EU to publish first draft of Brexit treaty

EU to publish first draft of Brexit treaty

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BRUSSELS: The European Union is set to publish a legal draft of its Brexit withdrawal agreement for the first time, detailing the terms of the UK’s departure.

The draft document is expected to say Northern Ireland would have to follow EU single market rules to avoid a “hard border”, if alternatives are not found.

Downing Street has dismissed any prospect of a return to a hard border.

The prime minister’s coalition ally in Northern Ireland has threatened to withdraw support over the issue.

The Democratic Unionist Party said details of the draft treaty “fundamentally breached” an agreement reached in Brussels late last year.

“If the EU or Dublin believes the UK government will be signing up to a border in the Irish Sea, they are deluded,” said senior DUP member Sir Jeffrey Donaldson.

Mr Donaldson argued the draft divorce treaty would also undermine the constitutional status of Northern Ireland in the Belfast Agreement.

That 1998 treaty – also known as the Good Friday Agreement – between the British and Irish governments and most political parties in Northern Ireland decided how the region would be governed and brought an end to 30 years of sectarian conflict.

The EU commissioners’ 120-page draft Brexit withdrawal document will refer to three possible options for avoiding physical infrastructure on the Irish border.

However, the only one to be fleshed out will be the government’s least-favourite: the option of Northern Ireland staying within the EU customs union and aligned with European rules and regulations, says BBC Brussels reporter Adam Fleming.

The document will encapsulate – in legally binding language – agreements already reached on Ireland, citizens’ rights and the UK’s so-called “divorce bill”.

It mandates that during the Brexit transition, which it says should last only until the end of 2020, the UK must continue to comply with all existing EU legislation. It would however lose all voting rights and decision-making power, including on any rules adopted by the 27 remaining member states.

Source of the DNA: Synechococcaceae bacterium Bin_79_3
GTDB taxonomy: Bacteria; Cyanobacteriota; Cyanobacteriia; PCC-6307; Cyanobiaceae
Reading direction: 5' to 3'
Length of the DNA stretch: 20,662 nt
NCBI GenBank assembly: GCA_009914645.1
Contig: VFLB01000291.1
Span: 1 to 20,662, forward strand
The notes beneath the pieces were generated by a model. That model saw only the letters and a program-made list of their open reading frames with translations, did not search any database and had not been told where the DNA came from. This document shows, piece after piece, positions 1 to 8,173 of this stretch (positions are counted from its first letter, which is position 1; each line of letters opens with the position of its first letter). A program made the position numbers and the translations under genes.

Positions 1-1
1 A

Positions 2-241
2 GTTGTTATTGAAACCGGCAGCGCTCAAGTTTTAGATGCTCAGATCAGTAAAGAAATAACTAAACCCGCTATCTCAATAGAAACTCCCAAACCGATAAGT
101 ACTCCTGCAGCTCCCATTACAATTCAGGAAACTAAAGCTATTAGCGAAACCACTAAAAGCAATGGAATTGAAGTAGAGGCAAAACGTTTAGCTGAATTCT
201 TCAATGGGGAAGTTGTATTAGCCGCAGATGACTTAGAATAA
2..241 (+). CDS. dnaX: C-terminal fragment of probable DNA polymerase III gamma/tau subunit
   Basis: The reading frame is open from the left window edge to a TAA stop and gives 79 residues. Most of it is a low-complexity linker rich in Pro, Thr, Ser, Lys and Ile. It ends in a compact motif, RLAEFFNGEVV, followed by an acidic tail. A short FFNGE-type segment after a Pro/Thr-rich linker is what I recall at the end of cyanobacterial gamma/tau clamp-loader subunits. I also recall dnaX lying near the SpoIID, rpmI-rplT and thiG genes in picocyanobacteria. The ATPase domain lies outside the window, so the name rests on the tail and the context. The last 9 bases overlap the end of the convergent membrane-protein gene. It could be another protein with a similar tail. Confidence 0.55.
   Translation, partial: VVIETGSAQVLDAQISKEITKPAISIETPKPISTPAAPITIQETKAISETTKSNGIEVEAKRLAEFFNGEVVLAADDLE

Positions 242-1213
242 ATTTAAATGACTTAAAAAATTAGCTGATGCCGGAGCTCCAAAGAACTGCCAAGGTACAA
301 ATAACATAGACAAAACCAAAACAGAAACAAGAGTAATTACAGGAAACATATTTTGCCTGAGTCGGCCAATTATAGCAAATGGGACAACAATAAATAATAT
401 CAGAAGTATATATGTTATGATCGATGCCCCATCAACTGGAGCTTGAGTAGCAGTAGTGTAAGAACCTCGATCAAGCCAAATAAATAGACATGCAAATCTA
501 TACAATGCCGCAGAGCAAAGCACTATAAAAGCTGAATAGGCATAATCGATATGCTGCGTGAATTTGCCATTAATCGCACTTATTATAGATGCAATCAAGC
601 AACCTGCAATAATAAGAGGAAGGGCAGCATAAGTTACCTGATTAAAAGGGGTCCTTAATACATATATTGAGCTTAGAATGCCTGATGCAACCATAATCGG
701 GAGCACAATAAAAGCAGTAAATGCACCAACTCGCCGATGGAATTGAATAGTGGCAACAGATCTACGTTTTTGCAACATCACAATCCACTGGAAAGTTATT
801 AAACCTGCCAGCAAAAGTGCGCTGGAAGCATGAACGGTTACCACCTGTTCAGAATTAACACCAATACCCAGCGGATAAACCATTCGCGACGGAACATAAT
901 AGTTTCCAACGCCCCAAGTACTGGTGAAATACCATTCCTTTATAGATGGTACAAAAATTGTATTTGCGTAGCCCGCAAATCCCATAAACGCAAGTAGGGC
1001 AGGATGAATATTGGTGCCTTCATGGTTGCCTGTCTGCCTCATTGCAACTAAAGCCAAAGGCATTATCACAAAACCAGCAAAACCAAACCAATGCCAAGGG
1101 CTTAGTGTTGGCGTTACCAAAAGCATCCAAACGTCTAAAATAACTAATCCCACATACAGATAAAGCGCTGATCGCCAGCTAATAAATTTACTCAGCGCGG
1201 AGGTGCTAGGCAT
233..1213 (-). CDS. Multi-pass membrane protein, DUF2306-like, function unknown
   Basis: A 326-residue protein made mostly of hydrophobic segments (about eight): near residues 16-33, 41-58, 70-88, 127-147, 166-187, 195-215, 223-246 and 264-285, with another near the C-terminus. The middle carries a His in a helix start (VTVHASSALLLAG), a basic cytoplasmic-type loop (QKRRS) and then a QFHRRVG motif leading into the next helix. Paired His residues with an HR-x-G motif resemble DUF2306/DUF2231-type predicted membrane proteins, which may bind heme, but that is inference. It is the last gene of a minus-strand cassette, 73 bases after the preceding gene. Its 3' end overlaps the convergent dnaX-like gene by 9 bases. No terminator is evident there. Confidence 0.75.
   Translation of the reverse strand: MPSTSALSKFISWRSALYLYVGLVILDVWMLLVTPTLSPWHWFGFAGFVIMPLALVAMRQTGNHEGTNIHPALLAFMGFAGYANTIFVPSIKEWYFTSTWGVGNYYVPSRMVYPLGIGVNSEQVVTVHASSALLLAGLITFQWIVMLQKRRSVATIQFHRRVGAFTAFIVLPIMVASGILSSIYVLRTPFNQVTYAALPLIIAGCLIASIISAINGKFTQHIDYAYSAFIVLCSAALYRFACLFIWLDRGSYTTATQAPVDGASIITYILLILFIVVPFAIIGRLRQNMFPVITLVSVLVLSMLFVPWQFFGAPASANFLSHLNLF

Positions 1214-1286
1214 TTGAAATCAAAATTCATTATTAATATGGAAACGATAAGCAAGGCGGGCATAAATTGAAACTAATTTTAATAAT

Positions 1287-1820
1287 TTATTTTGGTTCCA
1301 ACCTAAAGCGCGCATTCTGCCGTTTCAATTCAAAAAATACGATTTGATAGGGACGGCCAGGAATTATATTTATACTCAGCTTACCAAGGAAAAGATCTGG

Leaked letter

EU negotiator Michel Barnier has said the document will not contain any surprises because it translates the political pledges made by both sides in the talks so far.

“The clock is ticking; time is short,” Barnier said at a news conference on Tuesday. “I am concerned.”

According to reports by Irish broadcaster RTE, the text will say that Northern Ireland may be considered part of European Union customs territory after Brexit, alluding to a single “regulatory space” on the island of Ireland with no internal barriers.

On Tuesday, a leaked letter from Foreign Secretary Boris Johnson appeared to accept the possibility of future customs border checks on the island of Ireland after the UK leaves the EU.

In the letter, obtained by Sky News, the foreign secretary tells Theresa May 95% of traffic would still pass unchecked if there was a hard border.

Earlier, Mr Johnson was criticised by opponents for suggesting in a BBC interview the issue of the border could be managed as easily as London’s congestion charging zone.

In his letter to the prime minister, Mr Johnson seeks to play down the “exaggerated impression” of “how important checks are” at EU external borders.

Following the letter’s emergence, Labour called for Mr Johnson – one of the leading Brexiteers in the cabinet – to be dismissed “before he can do any more damage”.

A spokesman for Mr Johnson said the letter was “designed to outline how a highly facilitated border would work and help to make a successful Brexit”.

“The letter points out there is a border now, and the task the (cabinet Brexit) committee face is stopping this becoming significantly harder,” he said.

“It shows how we could manage a border without infrastructure or related checks and controls while protecting UK, Northern Ireland, Irish and EU interests.”__BBC

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